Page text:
PEER FORUM at The Photographers’ Gallery

Past Project 2016

The PEER FORUM Group selected for the Photographers’ Gallery consists of: Lewis Bush (Lead artist), Alma Haser, Tim Mitchell, Tina Remiz, Max Colson, Jocelyn Allen, Clare Hewitt, Christopher Bethell, Andrew Youngson and Marcia Chandra.

Lewis Bush studied history at the University of Warwick, and worked in public health before gaining a master’s degree in documentary photography from the London College of Communication. He has since gone on to produce a succession of notable photographic projects, as well as teaching and writing extensively about photography. His projects are primarily concerned with the idea of power and the ways that it is created and exercised. Lewis was the coordinating artist of the PEER FORUM group at The Photographers’ Gallery. You can listen to his insights into the project in the interview below.

Alma Haser is a photographer based in London and the South East. Born in 1989 into an artistic family in the Black Forest, Germany. Specialising in carefully constructed portraiture influenced by her creativity and background in fine art, Alma creates striking work that catches the eye and captivates the mind.

Tim Mitchell studied Public Art at Chelsea College and then worked as an artist technician for clients such as Artangel and as a set-builder for film and television. Subsequently he has worked as a photographer, artist and educator taking on commissions, workshops and teaching. Often working collaboratively, Tim’s work debates the status of documentary while analysing the artefacts and structures that define our lives in the 21st century. He has exhibited in three solo shows and in a number of group shows around the UK and abroad.

Tina Remiz is a visual storyteller and documentary artist of Latvian origin, living on a canal boat in London. Since graduating from BA Photographic Arts at the University of Westminster in 2012, she has been working as a freelance photographer, journalist, curator and tutor.

Max Colson’s (1985) photography based practice is interested in repurposing techniques used to market and visualise controlled urban environments. His work also speculatively documents the covert nature of contemporary security design. He was artist-in-residence at UCL Urban Laboratory between (2014-2015), a position funded by the Leverhulme Trust. Virtual Control: Security and the Urban Imagination, his first solo exhibition, is being hosted at the Royal Institute of British Architects (2015).

Jocelyn Allen has a BA in Photographic Art from the University of Wales, Newport (2010) and an MA in Photography from the London College of Communication (2014). She predominately uses herself within her work, whilst looking at the themes of identity and representation.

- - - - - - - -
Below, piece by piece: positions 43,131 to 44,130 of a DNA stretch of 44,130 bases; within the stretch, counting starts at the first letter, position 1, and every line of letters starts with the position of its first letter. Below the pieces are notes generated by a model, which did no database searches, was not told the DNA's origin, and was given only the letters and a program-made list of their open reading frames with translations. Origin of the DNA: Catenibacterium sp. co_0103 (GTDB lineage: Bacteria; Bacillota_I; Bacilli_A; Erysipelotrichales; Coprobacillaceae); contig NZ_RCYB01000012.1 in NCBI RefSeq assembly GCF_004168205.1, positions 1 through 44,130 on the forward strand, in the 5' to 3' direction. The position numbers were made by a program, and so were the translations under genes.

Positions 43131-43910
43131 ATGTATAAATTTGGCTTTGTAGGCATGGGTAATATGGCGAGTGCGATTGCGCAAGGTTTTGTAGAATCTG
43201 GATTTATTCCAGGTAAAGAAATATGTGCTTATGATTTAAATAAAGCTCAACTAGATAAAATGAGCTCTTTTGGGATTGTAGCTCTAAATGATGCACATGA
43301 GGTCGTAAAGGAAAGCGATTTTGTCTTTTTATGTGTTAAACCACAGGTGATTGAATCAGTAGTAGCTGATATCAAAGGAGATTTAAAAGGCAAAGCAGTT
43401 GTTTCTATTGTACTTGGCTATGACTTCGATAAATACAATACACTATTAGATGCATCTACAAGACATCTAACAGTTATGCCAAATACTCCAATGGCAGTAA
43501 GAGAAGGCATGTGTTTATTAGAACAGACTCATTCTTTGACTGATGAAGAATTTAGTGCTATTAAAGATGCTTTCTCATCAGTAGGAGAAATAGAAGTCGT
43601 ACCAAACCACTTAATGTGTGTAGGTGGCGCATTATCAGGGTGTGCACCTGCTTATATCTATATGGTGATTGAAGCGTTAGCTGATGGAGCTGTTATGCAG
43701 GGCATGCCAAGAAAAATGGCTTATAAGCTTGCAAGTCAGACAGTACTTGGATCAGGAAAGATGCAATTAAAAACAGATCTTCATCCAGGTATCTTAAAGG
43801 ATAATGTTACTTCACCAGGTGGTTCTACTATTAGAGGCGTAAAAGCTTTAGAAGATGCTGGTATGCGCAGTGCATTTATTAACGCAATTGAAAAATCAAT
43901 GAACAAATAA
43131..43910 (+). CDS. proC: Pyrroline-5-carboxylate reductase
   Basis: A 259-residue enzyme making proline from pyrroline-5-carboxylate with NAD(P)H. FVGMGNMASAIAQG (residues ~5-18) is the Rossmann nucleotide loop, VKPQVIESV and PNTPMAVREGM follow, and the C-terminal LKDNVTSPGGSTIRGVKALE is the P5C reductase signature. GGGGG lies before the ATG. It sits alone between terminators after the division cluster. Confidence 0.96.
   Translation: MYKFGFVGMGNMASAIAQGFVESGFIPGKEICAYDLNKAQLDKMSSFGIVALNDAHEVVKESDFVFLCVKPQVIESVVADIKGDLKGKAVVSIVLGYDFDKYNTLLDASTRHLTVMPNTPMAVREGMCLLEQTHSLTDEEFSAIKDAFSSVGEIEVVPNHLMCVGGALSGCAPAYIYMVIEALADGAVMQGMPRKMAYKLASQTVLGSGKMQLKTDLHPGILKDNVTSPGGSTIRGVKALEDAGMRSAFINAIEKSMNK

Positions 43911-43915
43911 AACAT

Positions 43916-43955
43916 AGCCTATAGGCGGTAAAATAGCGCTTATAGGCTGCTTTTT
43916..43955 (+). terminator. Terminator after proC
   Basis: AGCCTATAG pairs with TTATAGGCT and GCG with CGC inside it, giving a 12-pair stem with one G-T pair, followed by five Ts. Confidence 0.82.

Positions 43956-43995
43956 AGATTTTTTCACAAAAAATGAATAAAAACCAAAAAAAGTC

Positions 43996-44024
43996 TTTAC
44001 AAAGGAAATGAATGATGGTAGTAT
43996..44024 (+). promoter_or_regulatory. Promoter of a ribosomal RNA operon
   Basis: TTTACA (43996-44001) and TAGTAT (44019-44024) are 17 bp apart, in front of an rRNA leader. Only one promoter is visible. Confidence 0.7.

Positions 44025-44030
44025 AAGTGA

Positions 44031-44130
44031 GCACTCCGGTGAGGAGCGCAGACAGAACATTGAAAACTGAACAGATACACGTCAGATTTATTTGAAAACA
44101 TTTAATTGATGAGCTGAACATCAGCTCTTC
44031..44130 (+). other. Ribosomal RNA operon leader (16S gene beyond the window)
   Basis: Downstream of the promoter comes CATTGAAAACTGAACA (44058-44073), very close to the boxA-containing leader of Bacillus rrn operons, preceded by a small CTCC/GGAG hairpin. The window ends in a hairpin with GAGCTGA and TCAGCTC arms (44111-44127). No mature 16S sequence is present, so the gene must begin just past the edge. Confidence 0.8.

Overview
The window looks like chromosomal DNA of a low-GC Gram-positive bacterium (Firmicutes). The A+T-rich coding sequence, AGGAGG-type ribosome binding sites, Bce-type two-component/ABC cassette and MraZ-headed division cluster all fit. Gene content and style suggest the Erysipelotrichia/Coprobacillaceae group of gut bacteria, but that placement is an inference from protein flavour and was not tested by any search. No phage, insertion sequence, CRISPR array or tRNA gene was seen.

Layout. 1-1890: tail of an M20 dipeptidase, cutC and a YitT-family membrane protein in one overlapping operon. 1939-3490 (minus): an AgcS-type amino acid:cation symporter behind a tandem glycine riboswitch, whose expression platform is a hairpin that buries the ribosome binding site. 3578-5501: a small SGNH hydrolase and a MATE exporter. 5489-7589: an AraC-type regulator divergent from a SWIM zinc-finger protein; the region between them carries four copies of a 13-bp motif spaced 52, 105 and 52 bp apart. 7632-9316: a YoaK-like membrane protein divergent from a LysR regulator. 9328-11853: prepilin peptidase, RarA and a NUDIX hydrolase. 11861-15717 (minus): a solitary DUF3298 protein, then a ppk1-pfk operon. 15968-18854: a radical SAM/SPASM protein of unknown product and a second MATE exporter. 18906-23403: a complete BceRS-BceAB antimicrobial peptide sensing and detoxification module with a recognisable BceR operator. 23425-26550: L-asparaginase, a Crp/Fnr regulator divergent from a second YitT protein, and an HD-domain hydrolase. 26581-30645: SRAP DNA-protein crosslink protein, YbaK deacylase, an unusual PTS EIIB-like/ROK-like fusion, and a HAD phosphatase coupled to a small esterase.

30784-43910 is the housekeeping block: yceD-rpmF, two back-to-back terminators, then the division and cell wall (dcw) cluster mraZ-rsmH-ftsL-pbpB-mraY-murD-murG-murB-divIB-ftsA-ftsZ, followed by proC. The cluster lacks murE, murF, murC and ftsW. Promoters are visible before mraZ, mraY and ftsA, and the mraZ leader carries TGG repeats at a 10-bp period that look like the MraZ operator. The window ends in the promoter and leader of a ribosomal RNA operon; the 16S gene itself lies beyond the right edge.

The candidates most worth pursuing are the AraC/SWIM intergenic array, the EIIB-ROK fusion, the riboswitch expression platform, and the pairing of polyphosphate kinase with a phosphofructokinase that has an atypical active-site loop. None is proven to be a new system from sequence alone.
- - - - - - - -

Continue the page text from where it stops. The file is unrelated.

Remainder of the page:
After completing a degree in law, Clare Hewitt went on to study Commercial Photography at the Arts University Bournemouth. She currently works as a photographer in London, dividing her time between commissioned and personal projects. In 2010 her work was selected for Fresh Faced & Wild Eyed at The Photographers’ Gallery, and has since been exhibited in the National Portrait Gallery as part of the Taylor Wessing Portrait Prize.

Christopher Bethell is currently studying MA Photojournalism & Documentary Photography at London College of Communication. His personal work has so far been based on the tension between fact and fiction within photography. His first body of work, City Stories, plays with suggesting false narratives by emphasising the significance of the scenes he shoots. Currently, he is photographing a long term project that is yet untitled, all about his family history, dual nationality and delusions of America. Bethell has been working professionally for three years. He mainly operates as a photojournalist/news gatherer, but also works on editorials, live music and events.

Andrew Youngson is a London-based photographer whose work investigates the subjects of landscape and memory in relation to armed conflict.

Marcia Chandra is a visual storyteller with a background in urban planning and anthropology. Her personal work is mostly centred around migration, identity and urban change. Currently she’s collaborating with Counterpoints Arts and Shoreditch Trust to produce a visual arts and housing estate project— She works freelance in the UK and abroad on photography and ethnographic film projects and has led workshops with youth, migrant groups, alongside organisations in Canada, Uganda and the UK.